UK agrees joint investment with Valneva to boost vaccine production
Topics: VALNEVA UK
A manufacturing facility in Livingston, West Lothian, will be at the heart of efforts to produce a new coronavirus vaccine thanks to a multi-million-pound joint investment as part of an agreement in principle by the UK government to secure early access to 60 million doses of Valneva’s promising vaccine candidate.
The joint investment, made between the UK government and global biotech company Valneva, will advance Scotland’s vaccine manufacturing capacity and support highly skilled jobs for scientists and technicians at the West Lothian site.
Currently more than 100 people are employed at the facility with a quarter of those working directly on a coronavirus vaccine. Researchers working on the vaccine’s manufacture are expected to grow in number by a further 75 as production gets underway.
If Valneva’s vaccine is proven to be safe and effective in clinical trials, the expanded Livingston facility could potentially supply up to 100 million vaccine doses to the UK and internationally.
The committed investment will be highlighted by UK Business Secretary Alok Sharma on a visit to Valneva’s facility in West Lothian today (Wednesday 5 August), ensuring the vaccine can be manufactured at scale to protect millions of people in priority groups, such as health and social care workers and those at increased health risk, across the United Kingdom if clinical trials are successful.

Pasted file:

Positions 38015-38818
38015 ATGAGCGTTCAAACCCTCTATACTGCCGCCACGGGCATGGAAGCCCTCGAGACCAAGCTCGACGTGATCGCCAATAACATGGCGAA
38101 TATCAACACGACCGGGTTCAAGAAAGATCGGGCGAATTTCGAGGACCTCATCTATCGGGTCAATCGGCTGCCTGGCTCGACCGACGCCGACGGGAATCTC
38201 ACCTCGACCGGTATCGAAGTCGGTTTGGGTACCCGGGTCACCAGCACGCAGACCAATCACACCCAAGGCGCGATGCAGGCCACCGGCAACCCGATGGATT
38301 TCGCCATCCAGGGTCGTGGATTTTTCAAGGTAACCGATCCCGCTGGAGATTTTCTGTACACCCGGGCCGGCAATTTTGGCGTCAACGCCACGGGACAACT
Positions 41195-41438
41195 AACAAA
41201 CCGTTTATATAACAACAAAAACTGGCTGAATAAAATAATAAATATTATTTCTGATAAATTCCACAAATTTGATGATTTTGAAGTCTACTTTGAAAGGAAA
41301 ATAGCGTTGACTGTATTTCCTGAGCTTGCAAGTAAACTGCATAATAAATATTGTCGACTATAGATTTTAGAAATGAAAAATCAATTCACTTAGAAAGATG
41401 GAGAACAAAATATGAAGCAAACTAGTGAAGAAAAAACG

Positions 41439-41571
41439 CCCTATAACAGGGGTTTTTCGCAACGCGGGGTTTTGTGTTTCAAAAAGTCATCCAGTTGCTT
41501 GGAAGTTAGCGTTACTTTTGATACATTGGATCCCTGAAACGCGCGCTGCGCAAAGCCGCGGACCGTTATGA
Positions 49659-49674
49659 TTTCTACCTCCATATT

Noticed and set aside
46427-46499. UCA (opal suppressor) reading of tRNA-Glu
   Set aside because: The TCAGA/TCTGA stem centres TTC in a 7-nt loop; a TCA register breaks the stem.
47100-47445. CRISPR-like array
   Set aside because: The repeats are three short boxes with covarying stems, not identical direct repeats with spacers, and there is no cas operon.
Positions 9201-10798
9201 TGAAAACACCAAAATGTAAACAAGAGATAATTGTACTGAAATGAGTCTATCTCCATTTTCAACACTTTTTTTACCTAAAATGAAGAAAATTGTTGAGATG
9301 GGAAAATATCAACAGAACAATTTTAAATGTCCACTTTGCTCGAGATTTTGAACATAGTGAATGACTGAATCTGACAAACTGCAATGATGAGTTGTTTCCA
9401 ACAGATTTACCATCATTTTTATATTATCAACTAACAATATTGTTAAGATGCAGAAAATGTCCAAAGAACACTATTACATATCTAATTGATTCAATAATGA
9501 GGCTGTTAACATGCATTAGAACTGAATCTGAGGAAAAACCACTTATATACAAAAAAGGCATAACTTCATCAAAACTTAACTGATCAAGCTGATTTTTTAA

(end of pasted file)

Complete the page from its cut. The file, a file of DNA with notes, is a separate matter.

The Business Secretary will witness first-hand the ground-breaking work already taking place at the Livingston manufacturing facility and hear about the significant efforts being made to increase capacity at the site.
The Livingston facility is in addition to the new Vaccines Manufacturing and Innovation Centre (VMIC) which is currently under construction in Oxfordshire thanks to further investment from the UK government. When completed in summer 2021, the facility will have flexible capacity to manufacture millions of vaccine doses at scale.
The UK government has also reached an existing global licensing agreement signed with AstraZeneca and the University of Oxford to research, develop and manufacture 100 million doses of a COVID-19 vaccine for the British public, as well as a partnership with BioNTech and Pfizer for 30 million doses if their trials are successful.
And just last week, a deal was reached with GSK and Sanofi to secure 60 million doses of their vaccine candidate, further boosting the UK’s chances of receiving access to an effective immunisation.
A further £40 million government investment has been given to Imperial College London to develop their vaccine candidate, which is now being trialled with more than 200 people across 6 locations. ■